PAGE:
Monday, November 17, 2008

Handmade Gifts Make a Holiday Comeback

(ARA) – Instead of battling crowded shopping malls and rising prices, Kim Jacobson is spending time in her garage, building holiday gifts in her home woodshop.

For several years, the Minnesota-based occupational therapist has been handcrafting holiday presents as part of her husband Gary's family's unusual -- and refreshing -- annual gift exchange.

"There's only one rule," Gary explains. "Everything has to be homemade. You draw a name at Christmas and have the next year to make that person a present."

It's a tradition Kim says cuts through the commercialism surrounding the holidays, to the core of what the season is all about.

"A lot of love goes into what you make," she says.

It's also part of an emerging trend, according to Ann Rockler Jackson, chief executive officer of Rockler Woodworking and Hardware, one of the nation's largest suppliers of woodworking tools and equipment.

Jackson has seen her company's gift-related supply sales increase steadily over the past five years and believes more consumers are seeking a back-to-the-basics approach to gifts.

"People are getting tired of the shopping-mall mentality surrounding holiday gifts," she says. "Building your own can be so much more personal. There are a lot of creative people out there making incredible, meaningful gifts they couldn't buy at a store. And that do-it-yourself population is growing.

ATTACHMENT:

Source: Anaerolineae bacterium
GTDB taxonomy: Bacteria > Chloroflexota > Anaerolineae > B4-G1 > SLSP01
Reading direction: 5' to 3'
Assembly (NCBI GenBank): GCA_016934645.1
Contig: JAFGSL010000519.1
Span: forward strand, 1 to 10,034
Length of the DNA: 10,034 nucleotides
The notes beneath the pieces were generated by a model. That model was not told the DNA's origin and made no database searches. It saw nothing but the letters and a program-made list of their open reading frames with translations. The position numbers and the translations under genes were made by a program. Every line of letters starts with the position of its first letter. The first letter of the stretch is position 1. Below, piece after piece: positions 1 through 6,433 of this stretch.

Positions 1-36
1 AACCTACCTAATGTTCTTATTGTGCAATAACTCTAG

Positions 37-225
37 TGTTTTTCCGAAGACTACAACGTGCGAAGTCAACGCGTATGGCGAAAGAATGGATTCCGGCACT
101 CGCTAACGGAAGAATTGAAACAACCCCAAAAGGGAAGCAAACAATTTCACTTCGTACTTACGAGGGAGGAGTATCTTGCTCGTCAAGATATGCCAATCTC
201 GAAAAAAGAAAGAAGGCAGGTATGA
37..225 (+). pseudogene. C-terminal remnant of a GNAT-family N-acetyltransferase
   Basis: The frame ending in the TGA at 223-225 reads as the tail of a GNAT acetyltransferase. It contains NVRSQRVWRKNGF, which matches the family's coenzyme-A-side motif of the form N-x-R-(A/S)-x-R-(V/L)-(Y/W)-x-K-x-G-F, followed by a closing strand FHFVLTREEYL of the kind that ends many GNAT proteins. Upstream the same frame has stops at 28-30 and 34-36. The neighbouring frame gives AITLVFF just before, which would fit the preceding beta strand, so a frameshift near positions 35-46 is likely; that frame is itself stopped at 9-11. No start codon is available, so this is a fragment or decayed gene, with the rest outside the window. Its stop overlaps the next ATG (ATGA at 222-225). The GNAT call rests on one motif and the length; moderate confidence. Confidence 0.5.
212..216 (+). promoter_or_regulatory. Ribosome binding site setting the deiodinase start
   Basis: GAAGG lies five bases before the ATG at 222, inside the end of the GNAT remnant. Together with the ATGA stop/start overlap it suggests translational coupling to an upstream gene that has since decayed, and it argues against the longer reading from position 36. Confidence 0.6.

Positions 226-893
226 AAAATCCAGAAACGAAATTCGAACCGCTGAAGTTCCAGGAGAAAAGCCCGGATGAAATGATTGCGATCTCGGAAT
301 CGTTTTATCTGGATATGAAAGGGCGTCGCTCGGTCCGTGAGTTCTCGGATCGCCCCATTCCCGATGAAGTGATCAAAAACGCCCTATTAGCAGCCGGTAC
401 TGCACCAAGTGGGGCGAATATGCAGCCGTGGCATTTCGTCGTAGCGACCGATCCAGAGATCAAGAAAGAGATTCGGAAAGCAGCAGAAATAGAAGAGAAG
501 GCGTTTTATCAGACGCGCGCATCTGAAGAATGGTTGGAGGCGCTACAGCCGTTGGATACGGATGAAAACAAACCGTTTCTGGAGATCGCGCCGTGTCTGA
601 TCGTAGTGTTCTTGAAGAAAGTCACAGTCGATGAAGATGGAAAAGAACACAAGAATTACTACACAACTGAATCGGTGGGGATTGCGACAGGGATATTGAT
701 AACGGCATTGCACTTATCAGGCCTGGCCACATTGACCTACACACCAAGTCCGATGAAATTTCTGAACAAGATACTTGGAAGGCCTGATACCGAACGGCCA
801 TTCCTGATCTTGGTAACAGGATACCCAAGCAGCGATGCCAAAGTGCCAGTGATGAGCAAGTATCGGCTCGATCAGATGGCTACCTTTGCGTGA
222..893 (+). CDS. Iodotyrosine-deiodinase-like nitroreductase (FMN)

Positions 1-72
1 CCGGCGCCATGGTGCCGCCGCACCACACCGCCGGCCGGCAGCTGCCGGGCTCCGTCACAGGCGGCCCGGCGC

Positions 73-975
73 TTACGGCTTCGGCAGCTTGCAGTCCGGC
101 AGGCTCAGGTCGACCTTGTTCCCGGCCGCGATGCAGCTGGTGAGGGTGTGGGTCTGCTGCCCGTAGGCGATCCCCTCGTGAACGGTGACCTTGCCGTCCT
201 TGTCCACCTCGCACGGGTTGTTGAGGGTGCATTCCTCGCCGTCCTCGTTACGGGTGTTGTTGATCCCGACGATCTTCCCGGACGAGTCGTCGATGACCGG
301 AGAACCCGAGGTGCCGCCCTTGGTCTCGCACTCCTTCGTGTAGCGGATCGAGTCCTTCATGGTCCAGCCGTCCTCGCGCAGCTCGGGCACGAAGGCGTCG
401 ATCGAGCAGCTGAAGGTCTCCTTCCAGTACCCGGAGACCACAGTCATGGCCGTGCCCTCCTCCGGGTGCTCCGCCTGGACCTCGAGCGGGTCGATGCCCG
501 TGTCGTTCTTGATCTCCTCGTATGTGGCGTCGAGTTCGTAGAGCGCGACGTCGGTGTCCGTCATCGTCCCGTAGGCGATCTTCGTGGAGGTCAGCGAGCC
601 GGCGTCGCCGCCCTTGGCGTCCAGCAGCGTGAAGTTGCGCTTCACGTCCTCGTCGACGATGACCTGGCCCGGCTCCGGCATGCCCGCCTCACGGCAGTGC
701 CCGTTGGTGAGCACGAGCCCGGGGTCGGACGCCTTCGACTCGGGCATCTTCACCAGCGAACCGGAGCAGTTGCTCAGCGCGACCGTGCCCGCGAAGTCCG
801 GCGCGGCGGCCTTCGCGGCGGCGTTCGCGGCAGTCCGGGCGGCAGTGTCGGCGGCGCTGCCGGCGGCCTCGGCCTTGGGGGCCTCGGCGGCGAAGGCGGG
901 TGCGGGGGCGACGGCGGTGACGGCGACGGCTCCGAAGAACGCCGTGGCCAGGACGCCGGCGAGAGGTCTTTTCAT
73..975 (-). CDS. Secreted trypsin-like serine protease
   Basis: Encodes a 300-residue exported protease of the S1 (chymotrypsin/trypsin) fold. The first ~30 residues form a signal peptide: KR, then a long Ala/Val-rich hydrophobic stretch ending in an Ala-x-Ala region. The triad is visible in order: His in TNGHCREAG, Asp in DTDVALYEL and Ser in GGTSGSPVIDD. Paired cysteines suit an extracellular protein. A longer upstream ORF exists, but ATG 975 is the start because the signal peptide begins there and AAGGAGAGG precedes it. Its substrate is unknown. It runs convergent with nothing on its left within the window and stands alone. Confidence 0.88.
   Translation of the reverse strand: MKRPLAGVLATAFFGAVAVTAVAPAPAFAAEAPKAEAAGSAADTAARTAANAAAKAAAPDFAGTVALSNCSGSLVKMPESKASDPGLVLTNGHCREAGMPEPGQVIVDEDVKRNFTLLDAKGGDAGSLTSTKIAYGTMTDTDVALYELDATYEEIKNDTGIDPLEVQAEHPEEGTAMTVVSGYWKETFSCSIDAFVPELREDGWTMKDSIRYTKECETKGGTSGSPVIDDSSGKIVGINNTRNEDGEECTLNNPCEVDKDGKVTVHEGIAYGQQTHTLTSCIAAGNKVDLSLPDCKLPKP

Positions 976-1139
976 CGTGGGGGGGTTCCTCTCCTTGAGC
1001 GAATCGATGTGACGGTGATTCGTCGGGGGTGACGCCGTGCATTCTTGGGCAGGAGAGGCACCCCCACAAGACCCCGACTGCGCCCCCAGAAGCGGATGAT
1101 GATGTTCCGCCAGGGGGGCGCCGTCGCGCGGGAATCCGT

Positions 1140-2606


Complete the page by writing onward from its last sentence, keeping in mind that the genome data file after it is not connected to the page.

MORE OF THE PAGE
"Plus, it's a nice way to save money," she says. "When you have the skills and ability to eliminate labor costs by doing something yourself, it pays dividends -- particularly in a tough economy."

As the number of people building gifts increases, so does the flow of ideas. Rockler has organized an extensive handmade gift list on its Web site,

Some of the more popular projects on the list are relatively simple to build -- things like small jewelry or keepsake boxes. Dominoes, cribbage boards and wooden Sudoku sets are among the many options for beginners. And for those with wood lathes, hardware kits for hand-turned pens, Christmas ornaments and even ice-cream scoops bring the quality of homemade gifts up to -- or beyond -- the store-bought level.

For the Jacobsons, high-quality homemade gifts are nothing new. With several accomplished woodworkers in the family, they have seen some amazing creations over the years.

"Probably the most impressive was a dining room table my cousin made for his sister-in-law," Gary says. "That will be an heirloom, for sure."

Still, the beauty of the Jacobson's tradition -- and one of the driving forces behind home gift-building's burgeoning popularity -- has as much to do with fellowship as it does with craftsmanship.

"It's definitely brought us all closer together," Kim says.

Courtesy of ARAcontent

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